Godzilla Minus One

I’m just going to go ahead and say it.  Godzilla Minus One is the best Godzilla movie that’s ever been put out.  They are fighting words for sure, but I am not kidding.  This film is GLORIOUS as a new metaphor is created from the ashes of the old films. Fans of the original series of Toho films will love every minute of this film as Kōichi Shikishima (Ryunosuke Kamiki) finds himself a reason to continue living after he abandons his kamikaze duties and then, quite unexpectedly, survives the initial Godzilla attack . . . in which he freezes again. 

And that reason has everything to do with the king of the monsters.

"this perfect entry in the entertaining (yet wildly wacky and uneven) Godzilla franchise tops all the other efforts from Toho"

Shikishima’s redemption is long fought . . . and truly a most human experience as time itself has its way with the poor soul who feels disappointment for not slamming his plane into an American ship.  From an unexpected family to a post-war job of collecting mines from the ocean, Shikishima is in for one wild post-war bump when Godzilla makes his second appearance. 

Our atomic meddling has created a living and breathing and regenerating monster!

Written and directed by Takashi Yamazaki (Parasite), this perfect entry in the entertaining (yet wildly wacky and uneven) Godzilla franchise tops all the other efforts from Toho because it goes back to the beginning and spends its time telling a very human story - as no nation’s army can be involved in this post-war narrative for fear of breaking treatise and further complicating messes already made - as the prehistoric mutated monster we all know and love makes its first appearance on land.

It might be sacrilege and it might be impossible to quantify the statement of it being the very best Godzilla film, but the joy and the tension felt throughout this film is damned impressive.  The artistry on display - from the homages to the original film from 1954 straight on up to the bombastic use of Akira Ifukube’s classic Godzilla theme - are on point and, so too, is the reimagining of this walking and stomping monster as metaphor thanks to some awesome effects, some in-camera tricks, and a whole lot of emotional hand-wringing.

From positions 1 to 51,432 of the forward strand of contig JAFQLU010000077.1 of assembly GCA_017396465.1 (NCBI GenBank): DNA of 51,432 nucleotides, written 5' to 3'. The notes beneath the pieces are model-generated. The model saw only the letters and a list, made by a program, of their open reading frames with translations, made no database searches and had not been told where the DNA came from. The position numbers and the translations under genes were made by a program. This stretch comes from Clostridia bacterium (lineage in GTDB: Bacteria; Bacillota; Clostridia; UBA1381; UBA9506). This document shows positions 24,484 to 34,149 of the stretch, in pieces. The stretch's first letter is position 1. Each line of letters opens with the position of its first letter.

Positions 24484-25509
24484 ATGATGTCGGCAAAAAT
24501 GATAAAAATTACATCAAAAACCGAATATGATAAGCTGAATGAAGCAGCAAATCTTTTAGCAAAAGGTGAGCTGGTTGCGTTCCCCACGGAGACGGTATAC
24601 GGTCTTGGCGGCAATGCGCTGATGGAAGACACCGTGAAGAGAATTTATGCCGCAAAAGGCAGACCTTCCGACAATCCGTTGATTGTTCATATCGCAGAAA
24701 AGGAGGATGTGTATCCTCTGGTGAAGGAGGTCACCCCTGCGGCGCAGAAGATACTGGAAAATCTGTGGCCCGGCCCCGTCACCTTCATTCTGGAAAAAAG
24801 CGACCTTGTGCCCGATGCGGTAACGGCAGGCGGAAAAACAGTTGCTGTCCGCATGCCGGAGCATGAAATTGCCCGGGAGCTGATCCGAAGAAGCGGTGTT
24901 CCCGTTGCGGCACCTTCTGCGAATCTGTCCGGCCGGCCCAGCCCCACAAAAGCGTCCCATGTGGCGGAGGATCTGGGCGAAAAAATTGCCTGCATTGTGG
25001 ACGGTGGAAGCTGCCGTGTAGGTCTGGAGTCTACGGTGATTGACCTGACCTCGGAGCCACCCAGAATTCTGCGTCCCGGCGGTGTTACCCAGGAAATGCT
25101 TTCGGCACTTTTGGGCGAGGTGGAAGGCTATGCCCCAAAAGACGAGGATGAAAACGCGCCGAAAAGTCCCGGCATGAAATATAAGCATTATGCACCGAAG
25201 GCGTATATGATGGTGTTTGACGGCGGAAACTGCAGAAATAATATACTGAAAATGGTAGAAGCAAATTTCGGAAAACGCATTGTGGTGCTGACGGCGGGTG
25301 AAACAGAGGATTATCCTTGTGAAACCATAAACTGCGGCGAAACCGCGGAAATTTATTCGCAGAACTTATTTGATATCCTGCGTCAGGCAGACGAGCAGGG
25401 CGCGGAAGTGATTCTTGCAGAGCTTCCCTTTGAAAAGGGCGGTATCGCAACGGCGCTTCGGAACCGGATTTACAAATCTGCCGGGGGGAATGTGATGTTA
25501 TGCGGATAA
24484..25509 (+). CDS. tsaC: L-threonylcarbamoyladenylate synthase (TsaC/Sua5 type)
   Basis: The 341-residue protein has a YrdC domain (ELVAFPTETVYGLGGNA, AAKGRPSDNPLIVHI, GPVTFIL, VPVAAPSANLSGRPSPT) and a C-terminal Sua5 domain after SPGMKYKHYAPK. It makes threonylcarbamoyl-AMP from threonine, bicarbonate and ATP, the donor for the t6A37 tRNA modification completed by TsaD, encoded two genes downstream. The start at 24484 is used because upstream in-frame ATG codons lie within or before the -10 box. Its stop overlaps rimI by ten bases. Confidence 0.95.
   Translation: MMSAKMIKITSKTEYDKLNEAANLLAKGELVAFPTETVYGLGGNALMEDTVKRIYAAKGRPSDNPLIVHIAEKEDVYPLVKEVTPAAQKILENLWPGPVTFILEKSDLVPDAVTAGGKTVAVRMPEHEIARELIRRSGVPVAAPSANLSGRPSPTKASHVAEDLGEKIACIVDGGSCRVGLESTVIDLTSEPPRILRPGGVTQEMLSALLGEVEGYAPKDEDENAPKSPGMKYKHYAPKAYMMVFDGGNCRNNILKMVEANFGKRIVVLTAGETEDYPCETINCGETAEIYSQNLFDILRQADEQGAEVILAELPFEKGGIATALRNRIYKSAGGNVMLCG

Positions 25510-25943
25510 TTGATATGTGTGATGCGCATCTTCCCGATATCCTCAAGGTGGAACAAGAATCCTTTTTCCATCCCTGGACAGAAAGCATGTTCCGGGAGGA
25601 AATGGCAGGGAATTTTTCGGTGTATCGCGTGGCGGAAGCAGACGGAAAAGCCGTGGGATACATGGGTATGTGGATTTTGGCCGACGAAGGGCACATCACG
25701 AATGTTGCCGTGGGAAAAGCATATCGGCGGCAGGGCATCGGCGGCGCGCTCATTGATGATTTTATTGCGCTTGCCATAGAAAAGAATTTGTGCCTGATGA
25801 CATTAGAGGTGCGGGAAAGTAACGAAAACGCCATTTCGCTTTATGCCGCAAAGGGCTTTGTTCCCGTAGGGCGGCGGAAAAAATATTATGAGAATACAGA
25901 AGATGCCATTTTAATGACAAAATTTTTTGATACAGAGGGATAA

And don’t even get me started on how much this film didn’t cost to make.  Hollywood ought to be ashamed of itself.  Honestly.  This film, as my son says, is sick.  It downright slays as a very emotional story takes center stage and then has to combat the three or four attacks from this radiation-bathing beast.  That’s right, Toho’s 33rd Godzilla film cost less than $15 million to make.  Damn.  And it’s cleaning up at the box office, too. Godzilla Minus One

And, seriously, the story told here as one failed kamikaze pilot tries to redeem himself in the face of Godzilla’s arrival is worthy of every ounce of fear, tension, and emotion that it brings forth.  There’s a makeshift family involved, thanks to the presence of Noriko (Minami Hamabe) and the orphaned little girl she brings along with her.  And then there’s Shikishima’s team on the mine removal job.

And then there’s Godzilla itself.  The design here is in keeping with the spirit of the original and it works to carry both a nationalistic and an emotional sentiment as that roar - you know the one - carries us into yet another adventure full of bombed-out locales and a regenerating monster full of atomic fury.

Godzilla Minus One is now stomping its massive thighs through your city.  Go catch it.

5/5 stars

Film Details

Godzilla Minus One

MPAA Rating: PG-13.
124 mins
: Takashi Yamazaki
Takashi Yamazaki
Minami Hamabe; Ryunosuke Kamiki; Sakura Ando
: Action | Drama | Adventure

Memorable Movie Quote: "is your war finally over"
Theatrical Distributor:
Toho International
Official Site: https://tickets.godzilla.com/
Release Date:
December 1, 2023
DVD/Blu-ray Release Date:

Synopsis: Godzilla Minus One presents a new focus for the saga and is set in a devastated post-war Japan. It follows the country still recovering from the scars of the past as a new threat appears, and it asks the question of what happens when a disarmed and defenseless Japan encounters Godzilla.


Godzilla Minus One